The Alexandria City Council would serve our community well by passing an ordinance ensuring that the police department’s data collection is being accomplished for all arrests as well as for traffic stops, frisks, citations, searches, and other types of detentions. This ordinance would make such data open and accessible to the public, provide a valuable tool for analyzing how the data relates to the functioning of our city and treatment of our residents, and it would show that the police department is willing to be accountable to the community. These actions on the part of the police department would foster trust in the community, therefore making officers more effective in their policing activities in Alexandria.

The population of our city is made up of approximately 40 percent African American and Latino residents. Nationally, it has been shown that these minorities have been stopped by police in disproportionate numbers to those of white individuals. In the state of Virginia, for example, an ACLU study found that although white and black citizens use marijuana at similar rates, blacks are 3.73 times more likely to be arrested for possession. Are these discriminatory policing practices being played out in the city of Alexandria? Or is the Alexandria Police Department different from its counterparts in Virginia and other areas of the country? We don’t know the answers to these questions because we don’t have the data on stops and arrests.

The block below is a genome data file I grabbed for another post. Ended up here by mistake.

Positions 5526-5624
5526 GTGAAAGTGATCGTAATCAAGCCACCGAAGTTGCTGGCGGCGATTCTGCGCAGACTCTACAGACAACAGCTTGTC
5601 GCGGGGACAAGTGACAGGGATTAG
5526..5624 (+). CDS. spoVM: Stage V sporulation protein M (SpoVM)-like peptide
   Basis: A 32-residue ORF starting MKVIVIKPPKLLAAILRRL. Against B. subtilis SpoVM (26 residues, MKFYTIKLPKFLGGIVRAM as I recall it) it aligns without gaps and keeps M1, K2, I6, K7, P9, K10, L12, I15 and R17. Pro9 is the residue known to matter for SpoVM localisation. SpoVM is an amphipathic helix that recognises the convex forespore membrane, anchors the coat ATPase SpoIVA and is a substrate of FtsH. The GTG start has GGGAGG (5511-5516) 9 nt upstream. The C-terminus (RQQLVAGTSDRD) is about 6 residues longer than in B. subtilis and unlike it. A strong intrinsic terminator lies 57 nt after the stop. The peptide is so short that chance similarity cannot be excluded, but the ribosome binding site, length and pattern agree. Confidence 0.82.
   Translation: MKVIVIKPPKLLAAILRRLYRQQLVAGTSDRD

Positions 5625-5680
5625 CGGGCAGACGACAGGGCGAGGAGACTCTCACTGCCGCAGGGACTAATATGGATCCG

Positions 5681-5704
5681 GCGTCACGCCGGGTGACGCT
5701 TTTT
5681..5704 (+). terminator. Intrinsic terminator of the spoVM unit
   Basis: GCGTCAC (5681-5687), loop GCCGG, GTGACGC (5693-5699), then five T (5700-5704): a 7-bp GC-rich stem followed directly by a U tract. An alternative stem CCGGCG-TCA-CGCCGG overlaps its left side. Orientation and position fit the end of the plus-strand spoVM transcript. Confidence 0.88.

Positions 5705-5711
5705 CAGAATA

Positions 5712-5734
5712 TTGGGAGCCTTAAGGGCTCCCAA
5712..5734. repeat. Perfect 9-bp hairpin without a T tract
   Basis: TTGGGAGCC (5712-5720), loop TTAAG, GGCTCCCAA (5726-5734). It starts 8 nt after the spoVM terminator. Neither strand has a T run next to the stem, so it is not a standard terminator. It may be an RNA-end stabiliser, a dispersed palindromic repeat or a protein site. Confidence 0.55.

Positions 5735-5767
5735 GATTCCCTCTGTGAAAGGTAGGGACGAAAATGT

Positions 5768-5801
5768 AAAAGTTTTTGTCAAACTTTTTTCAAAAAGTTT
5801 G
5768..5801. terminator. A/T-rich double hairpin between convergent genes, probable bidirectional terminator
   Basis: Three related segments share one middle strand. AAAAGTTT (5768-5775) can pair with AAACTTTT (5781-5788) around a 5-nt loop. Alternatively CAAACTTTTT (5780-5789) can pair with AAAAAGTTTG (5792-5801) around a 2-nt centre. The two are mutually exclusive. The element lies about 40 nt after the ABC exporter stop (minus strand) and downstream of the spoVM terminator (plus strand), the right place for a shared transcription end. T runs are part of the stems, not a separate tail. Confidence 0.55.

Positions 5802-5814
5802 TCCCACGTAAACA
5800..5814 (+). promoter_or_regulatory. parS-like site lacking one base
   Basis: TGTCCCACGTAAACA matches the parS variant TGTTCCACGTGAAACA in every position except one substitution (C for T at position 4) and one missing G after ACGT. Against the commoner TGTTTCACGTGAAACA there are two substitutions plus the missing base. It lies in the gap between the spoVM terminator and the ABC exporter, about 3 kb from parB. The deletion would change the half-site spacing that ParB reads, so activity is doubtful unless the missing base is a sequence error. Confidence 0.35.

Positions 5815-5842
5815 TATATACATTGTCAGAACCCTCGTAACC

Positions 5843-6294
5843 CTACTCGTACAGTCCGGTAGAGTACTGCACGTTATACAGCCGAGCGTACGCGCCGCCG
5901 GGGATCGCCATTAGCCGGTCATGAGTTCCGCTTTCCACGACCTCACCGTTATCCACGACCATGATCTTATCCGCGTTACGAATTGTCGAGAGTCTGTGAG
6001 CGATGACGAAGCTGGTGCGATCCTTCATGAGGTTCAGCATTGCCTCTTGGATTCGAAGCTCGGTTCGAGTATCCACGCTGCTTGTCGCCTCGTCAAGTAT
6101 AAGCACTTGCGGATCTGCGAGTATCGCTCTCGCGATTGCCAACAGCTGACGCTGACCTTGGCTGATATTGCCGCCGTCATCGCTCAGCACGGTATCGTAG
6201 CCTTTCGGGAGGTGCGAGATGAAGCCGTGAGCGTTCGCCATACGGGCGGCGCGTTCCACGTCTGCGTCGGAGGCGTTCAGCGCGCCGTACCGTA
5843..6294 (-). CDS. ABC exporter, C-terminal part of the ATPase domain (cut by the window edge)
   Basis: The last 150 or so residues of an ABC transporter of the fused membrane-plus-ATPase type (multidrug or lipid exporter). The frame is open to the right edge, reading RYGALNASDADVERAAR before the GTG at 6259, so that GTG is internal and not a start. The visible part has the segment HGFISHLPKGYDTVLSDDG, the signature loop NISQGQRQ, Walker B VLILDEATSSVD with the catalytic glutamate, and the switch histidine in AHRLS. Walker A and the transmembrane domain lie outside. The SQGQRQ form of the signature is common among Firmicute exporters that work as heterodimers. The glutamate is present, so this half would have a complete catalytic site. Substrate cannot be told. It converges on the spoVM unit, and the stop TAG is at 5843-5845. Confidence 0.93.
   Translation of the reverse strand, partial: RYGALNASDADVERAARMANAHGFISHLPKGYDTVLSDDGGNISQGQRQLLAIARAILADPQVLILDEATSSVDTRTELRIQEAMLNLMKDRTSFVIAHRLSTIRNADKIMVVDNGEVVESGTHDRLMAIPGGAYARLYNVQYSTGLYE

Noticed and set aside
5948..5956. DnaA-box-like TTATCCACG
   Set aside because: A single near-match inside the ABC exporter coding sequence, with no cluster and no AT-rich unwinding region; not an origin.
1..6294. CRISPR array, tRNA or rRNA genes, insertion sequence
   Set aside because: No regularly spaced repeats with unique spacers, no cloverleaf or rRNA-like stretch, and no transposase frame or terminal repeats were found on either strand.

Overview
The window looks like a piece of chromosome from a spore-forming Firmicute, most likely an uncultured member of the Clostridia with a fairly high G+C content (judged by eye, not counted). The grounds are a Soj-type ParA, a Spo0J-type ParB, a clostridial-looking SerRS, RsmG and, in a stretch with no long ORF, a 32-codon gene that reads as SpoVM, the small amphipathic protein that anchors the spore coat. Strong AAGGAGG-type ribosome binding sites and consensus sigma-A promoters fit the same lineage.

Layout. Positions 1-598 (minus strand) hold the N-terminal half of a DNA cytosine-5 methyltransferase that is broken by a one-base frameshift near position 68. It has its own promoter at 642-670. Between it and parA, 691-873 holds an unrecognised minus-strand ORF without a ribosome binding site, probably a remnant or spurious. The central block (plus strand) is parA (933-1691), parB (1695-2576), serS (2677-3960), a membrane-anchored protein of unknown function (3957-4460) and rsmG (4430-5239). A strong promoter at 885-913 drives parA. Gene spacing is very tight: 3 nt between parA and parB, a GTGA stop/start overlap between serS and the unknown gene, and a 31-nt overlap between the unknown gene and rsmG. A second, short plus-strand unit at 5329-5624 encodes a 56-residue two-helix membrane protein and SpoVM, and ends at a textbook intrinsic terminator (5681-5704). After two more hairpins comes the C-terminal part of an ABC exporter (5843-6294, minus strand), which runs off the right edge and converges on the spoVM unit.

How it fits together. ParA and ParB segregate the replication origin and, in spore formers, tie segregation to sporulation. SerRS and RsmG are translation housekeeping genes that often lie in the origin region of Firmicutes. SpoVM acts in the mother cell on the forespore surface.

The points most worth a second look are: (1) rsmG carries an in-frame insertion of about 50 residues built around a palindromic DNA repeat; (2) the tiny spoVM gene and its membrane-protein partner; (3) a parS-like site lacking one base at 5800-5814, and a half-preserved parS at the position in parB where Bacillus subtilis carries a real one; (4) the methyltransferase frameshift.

The practice of data collection should be mandatory and not voluntary; an ordinance to that effect, promulgated by the City Council, would make sure that the police department complies with the data transparency mandate in the long term. It would also increase the understanding of the police, the City Council, and Alexandria’s community of the data and how it relates to the city, identify areas of concern, and create awareness in the city about policing policy and how citizens can work effectively with the Alexandria Police Department. This data transparency ordinance initiative is spearheaded by the community organizations Tenants and Workers United and NAACP-Alexandria, and Grassroots Alexandria fully supports it.

Police data transparency is a crucial aspect of police-community relations. It increases police accountability and the community’s trust in the police. Alexandria residents, especially those who identify as part of ethnic and racial minorities, should rightfully have the security of knowing that if their friends and relatives are stopped by police, the system will treat them fairly. Data collected on stops, frisks, and the like are the first step in this path to accountable and non-discriminatory policing.

Zeina Azzam
Leader, Grassroots Alexandria Vulnerable Communities Team

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